Marbled White
Melanargia galathea

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Melanargia galathea

Male, Switzerland, May 2017

Melanargia galathea

Male, Switzerland, July 2012

Melanargia galathea

Male, Suffolk, UK, June 2020

Melanargia galathea

Male, Suffolk, UK, June 2020

Melanargia galathea

Female, Suffolk, UK, June 2020

Melanargia galathea

Female, Switzerland, July 2019

Melanargia galathea

Male, Suffolk, UK, June 2020

Melanargia galathea

Male, Switzerland, June 2009

Form leucomelas, Provence, July 2004

Melanargia galathea larva

Final instar caterpillar, Switzerland, May 2014

Melanargia galathea larva

Final instar caterpillar, Switzerland, May 2014

Melanargia galathea distribution

Distribution

The most widespread and common of the marbled whites, this is a familiar butterfly of summer grasslands throughout most of Europe. Throughout my life, it had been notably absent from East Anglia in the UK until the last few years, when an introduced colony in Ipswich in Suffolk became firmly established. It remains to be seen if the species will spread to other parts of the county. In Switzerland, the first butterflies are on the wing at the end of May - though June is the real start month - and the last at the end of July or the beginning of August. It is predominantly single-brooded everywhere, though partial second broods have been recorded.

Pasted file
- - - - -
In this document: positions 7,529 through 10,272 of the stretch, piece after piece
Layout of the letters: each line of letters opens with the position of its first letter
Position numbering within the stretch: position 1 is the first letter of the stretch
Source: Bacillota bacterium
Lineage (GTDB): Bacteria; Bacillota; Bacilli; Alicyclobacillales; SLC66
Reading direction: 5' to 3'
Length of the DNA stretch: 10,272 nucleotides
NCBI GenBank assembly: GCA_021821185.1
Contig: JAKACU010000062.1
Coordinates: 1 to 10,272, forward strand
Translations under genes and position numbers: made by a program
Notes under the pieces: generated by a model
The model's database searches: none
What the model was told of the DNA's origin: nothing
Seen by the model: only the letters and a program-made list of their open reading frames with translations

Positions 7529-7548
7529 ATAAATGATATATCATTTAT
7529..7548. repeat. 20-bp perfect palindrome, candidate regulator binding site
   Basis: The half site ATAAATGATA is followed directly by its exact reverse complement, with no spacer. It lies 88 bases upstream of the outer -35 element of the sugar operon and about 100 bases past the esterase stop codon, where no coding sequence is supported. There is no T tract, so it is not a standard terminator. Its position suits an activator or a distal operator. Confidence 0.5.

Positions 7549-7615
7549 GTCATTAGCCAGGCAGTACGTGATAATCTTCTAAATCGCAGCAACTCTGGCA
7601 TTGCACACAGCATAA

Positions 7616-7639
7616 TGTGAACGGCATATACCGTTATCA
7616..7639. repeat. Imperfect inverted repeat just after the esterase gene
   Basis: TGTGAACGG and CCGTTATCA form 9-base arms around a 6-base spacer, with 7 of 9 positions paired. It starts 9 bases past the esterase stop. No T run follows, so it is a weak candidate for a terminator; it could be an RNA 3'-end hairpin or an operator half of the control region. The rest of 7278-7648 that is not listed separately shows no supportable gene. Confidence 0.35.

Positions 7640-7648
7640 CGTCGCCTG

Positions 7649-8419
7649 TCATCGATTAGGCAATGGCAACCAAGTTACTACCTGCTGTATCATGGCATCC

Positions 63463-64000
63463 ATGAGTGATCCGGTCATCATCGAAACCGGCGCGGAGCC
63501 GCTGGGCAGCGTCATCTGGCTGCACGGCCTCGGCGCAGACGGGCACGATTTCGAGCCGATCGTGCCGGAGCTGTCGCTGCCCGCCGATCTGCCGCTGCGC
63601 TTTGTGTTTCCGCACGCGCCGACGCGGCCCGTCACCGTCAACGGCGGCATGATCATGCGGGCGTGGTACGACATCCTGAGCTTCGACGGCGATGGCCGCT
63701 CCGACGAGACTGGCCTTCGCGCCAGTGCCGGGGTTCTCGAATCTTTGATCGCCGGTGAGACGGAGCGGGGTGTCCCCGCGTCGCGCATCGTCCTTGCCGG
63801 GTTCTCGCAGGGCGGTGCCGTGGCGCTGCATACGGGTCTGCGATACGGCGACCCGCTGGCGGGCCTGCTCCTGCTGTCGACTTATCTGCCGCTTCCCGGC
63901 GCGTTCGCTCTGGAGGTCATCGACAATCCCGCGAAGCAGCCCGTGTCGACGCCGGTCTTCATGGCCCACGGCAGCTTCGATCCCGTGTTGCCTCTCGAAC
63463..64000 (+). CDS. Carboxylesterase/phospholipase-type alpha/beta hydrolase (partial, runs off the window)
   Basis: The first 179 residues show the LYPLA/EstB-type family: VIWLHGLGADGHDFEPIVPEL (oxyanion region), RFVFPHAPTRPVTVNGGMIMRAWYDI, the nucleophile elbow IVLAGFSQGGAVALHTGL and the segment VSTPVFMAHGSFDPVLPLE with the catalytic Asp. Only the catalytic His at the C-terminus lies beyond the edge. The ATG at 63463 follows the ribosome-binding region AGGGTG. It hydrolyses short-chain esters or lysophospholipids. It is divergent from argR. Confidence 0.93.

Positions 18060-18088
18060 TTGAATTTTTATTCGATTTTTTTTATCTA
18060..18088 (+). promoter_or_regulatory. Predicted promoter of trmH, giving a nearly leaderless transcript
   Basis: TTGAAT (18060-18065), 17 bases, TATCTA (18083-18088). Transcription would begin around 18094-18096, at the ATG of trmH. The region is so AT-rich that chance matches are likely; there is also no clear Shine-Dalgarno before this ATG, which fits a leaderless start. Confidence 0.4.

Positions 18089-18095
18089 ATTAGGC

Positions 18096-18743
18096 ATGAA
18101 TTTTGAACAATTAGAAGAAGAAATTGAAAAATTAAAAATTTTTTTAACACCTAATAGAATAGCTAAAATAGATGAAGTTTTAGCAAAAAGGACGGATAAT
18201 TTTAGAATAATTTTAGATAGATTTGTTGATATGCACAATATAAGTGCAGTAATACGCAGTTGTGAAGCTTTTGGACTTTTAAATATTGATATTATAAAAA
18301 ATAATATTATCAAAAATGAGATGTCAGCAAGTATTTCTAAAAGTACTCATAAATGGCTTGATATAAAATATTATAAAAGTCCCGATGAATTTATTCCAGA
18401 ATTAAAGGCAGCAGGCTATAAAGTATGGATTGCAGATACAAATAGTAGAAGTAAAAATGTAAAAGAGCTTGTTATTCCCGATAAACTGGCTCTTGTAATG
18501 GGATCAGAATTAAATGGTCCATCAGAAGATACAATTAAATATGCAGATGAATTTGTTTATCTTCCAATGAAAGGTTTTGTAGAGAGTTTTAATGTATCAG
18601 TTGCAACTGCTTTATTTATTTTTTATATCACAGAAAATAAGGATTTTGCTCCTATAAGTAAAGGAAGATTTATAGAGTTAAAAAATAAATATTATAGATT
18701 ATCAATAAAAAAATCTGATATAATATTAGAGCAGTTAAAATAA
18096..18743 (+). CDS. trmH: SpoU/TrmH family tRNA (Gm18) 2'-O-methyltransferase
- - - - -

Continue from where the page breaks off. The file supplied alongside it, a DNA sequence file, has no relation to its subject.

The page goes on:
Both sexes are black-and-white chess boards above, with a single, solid and strong mark at the end of the cell and no bar across the cell. This distinguishes it from most other European marbled whites. The Iberian marbled white, formerly considered a subspecies of the marbled white, also lacks a cell bar and is the most similar species overall. It is much less strongly marked, however, with little black at the base of the forewings and no black decoration towards the base of the hindwing. Beneath, the marbled white is also easily distinguished from other Melanargia species (except the Iberian marbled white) by the discal band, which is broken at the end of the cell. The Iberian marbled white is paler beneath but otherwise similar. Male marbled whites are etched in grey and black on white on the underside, while females sport various shades of buff, making the sexes easy to separate. An occasional form, leucomelas, has an entirely white underside hindwing.

The marbled white is a grass feeder, using a variety of species from various genera - including many common grasses. It hibernates as a caterpillar. Mature caterpillars may be seen in May, looking for suitable places to pupate.